Quote Originally Posted by JerseyBest
    Relax
    ... sorry for jumping on the *** like that. I wish I was a nerd and do all this math in my head.

    Now ... will you contribute with the problem or not?
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  10. #10
    45 miles/week Eggplant Jeff's Avatar
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    WTF happened to my post?

    I had commented that in the MPH lines, you're gearing was different by about a factor of 2. I.E. 48/18 in the first case and 48/9 in the second.

    Gear inches: http://www.sheldonbrown.com/gloss_g.html#gearinch

    Although they're more popular than sheldon would have you believe .

    The main thing crank length is going to give you is a change in the way your legs work the pedals. Mathematically it's no different than changing the gearing, but practically it is a question of how big a circle do your legs "like" to move in? Finding that will result in your body producing the optimal amount of torque applied to the crank.
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  11. #11
    Senior Member BlazingPedals's Avatar
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    Quote Originally Posted by MichaelW
    In any experiment, ou have to figure out what factors to fix and what are variable.
    The variables here are your crank length, what happens when you alter it.
    Do you want to fix gear ratios? Not neccessarily...
    I understand about gain ratio, development, etc. The point is, as soon as you introduce a second variable, you've invalidated pointing to the first variable as the cause. Put the same rider up the same hill using the same gear, and only the crank length is changed (s in problem #2,) and you'll find the power requirement is the same for the same speed. Longer cranks have the effect of lower gears in that they break up the total work required into smaller chunks, i.e. the weight is moved a shorter distance per inch of foot travel. But the total work required is still the same because the feet have to move further under that load. I'm not arguing for or against longer cranks, I'm just saying that PowerCalc gave the results I would expect to see.

  12. #12
    Barbieri Telefonico huhenio's Avatar
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    Anyhow.

    The Powercalc prediction is the following ... revisited.

    One of the hills @ 5% - Nice suffering for two miles in a 32 mile ride. Pedals go @ 58 rpm. Quads and hams are burning.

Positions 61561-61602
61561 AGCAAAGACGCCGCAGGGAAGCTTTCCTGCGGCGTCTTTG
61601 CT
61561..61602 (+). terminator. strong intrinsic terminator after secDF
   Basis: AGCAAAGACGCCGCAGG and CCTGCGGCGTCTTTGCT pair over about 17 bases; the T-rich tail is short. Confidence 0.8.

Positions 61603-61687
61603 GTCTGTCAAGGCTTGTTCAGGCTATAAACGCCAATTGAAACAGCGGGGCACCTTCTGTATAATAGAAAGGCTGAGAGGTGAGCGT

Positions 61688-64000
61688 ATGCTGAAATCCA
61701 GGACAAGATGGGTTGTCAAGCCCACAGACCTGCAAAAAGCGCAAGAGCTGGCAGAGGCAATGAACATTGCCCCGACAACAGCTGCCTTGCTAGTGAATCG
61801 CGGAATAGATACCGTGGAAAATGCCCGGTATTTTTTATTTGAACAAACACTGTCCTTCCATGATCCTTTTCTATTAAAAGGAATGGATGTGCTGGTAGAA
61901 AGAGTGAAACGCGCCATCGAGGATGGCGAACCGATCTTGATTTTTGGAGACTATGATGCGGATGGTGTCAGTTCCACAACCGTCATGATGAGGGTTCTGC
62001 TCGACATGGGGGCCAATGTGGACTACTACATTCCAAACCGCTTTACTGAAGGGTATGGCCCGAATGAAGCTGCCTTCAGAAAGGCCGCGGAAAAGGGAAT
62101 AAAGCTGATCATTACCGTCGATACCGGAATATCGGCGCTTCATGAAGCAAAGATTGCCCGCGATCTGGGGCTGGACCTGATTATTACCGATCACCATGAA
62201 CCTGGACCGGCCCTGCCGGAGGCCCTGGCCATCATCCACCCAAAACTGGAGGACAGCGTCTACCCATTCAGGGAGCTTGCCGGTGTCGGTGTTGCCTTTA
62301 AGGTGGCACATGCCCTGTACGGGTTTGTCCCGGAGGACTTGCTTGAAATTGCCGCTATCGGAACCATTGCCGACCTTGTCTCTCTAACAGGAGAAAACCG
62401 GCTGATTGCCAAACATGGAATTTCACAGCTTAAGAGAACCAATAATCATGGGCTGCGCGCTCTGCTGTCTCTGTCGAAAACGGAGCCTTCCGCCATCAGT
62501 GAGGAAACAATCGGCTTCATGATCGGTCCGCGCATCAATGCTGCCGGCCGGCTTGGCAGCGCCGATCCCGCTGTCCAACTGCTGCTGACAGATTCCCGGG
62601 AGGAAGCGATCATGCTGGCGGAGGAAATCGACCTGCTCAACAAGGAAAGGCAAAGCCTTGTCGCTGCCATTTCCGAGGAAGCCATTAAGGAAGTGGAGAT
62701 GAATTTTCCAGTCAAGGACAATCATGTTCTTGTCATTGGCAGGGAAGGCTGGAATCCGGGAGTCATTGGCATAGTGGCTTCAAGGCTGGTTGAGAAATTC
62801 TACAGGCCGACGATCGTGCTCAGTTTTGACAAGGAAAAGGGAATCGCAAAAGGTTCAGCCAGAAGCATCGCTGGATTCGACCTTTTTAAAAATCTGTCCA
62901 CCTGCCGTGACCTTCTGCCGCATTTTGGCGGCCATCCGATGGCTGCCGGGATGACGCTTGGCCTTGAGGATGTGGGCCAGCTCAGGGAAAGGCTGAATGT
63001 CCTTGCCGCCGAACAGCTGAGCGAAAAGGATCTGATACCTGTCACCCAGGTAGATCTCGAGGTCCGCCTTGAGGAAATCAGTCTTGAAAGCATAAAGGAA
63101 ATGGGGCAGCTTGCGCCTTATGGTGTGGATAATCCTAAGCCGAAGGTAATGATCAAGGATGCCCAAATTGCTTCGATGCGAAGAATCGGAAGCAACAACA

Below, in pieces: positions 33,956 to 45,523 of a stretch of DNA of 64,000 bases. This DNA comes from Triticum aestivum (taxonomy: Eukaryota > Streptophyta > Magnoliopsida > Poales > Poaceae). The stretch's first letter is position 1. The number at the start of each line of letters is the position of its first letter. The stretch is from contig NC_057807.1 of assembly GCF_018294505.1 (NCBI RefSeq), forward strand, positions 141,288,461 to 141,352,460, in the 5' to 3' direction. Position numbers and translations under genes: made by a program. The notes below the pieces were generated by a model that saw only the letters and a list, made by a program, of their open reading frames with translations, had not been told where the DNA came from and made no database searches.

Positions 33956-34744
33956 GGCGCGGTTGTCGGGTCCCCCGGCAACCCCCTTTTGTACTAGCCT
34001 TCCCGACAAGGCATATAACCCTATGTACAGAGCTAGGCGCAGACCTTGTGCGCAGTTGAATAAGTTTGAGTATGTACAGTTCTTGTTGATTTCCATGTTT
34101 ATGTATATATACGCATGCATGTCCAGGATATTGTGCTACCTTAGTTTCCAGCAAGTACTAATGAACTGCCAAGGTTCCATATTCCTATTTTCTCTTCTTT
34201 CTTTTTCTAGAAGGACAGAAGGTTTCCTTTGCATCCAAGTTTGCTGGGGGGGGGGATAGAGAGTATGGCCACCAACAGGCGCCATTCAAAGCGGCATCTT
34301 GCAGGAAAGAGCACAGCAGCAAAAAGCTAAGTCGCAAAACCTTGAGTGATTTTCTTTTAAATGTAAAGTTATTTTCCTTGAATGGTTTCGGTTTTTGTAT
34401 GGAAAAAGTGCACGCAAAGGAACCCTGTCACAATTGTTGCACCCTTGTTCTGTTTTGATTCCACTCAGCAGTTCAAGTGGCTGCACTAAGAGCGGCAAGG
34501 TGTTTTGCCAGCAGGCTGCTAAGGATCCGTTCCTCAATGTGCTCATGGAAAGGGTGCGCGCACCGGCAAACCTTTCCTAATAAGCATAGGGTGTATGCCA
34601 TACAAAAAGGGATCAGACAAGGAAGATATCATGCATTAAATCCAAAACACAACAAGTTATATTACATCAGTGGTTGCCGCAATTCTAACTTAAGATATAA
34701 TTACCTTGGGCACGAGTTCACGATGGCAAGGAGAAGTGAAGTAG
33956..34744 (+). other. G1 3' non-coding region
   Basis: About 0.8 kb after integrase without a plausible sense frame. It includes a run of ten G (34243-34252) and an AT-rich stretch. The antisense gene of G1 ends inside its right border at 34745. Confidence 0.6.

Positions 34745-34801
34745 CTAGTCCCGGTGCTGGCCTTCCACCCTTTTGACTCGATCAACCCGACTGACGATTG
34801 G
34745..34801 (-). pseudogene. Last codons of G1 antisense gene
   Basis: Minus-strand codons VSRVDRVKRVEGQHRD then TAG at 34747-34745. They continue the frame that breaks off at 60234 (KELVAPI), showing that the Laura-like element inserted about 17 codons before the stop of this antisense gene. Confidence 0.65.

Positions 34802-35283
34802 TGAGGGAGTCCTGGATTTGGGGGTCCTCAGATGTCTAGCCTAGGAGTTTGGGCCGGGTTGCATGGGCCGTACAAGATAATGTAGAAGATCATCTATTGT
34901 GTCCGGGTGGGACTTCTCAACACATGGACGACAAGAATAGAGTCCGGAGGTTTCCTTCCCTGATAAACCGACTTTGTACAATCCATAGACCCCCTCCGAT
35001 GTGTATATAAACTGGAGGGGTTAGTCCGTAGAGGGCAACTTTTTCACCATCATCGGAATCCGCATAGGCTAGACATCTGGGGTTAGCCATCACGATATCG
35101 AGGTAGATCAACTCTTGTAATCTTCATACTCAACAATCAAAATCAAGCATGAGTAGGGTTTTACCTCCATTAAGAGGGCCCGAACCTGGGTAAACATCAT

170mm crank @ 39.80 pounds of pressure at pedals = 12.87 mph. // cadence = 58 // wattage = 365.9
    175mm crank @ 39.80 pounds of pressure at pedals = 14.79 mph. // cadence = 67 // wattage = 434.9

    I repeat, this is the powercalc prediction.

    Being the pounds of pressure at pedals the same, I would not only go 1.92 miles an hour faster but I would gain some efficiency since my cadence will be closer to 90.

    With about the same percieved effort, I can produce 69 more watts.

    My experience today in the 32 mile ride was the following: I even could drop some people from the B group on the uphills, keep with them in the downhills, and even take a few turns pulling the paceline.

    Last time I simply could not ....

    Go longer cranks!

    pd: I will try them a few months, then I will decide it it would be reasonable to go up to 177's
    Last edited by huhenio; 05-18-06 at 07:32 PM.
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  13. #13
    Senior Member AnthonyG's Avatar
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    Quote Originally Posted by iamlucky13

    I'm not familiar with the term gear-inch. Can you explain that briefly?
    Gear Inch is the OLD way of specifying gear ratio's and it makes sense to me because I'm OLD.

    From the day's of 27" wheels its a simple calculation of front chainring (42t) divided by rear sprocket (13t) x wheel diameter (27") = 87 gear inches.

    Its not realy suitable for accurate calculations but its a method suitable for considering one gear ratio in relation to another thats easy to calculate.

    Regards, Anthony

  14. #14
    Barbieri Telefonico huhenio's Avatar
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    For example = bike works of New York has a chart with all the gear inch combinations.

    Being the 700c x 25 wheel +- 2105 mm in circumference, we translate it in inches = 82.874 inches

    Now we divide that diameter by 3.14 so we get the diameter. 26.39 inches.

    Being the wheel diameter 26.4 inches, multiplied by fron/rear cog (42/15) my gear inch ratio is

    Old gear ratio 26.4*(42/13) = 85.2923077 gear inches.
    New gear ratio 26.4*(42/15) = 73.9 gear inches.

    I was about to change it a bit, but maybe I'll do it if I change my tires first.

    Handy dandy formula, eh?
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  15. #15
    45 miles/week Eggplant Jeff's Avatar
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    Woah woah woah, since when did you wimp out? What's this 74 gear inch nonsense? What happened to 85? A few dinky little hills and you collapse like a card house under a bulldozer?
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  16. #16
    Barbieri Telefonico huhenio's Avatar
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    The 85 is nice for 15 or 20 miles, but I think that 78 would be more ideal. I need to get stronger and lighter to ride 85 for 50 or 60 miles.

    Sorry Jeff, 52 miles of hills last week made me wimp out. <sobbing in disgrace>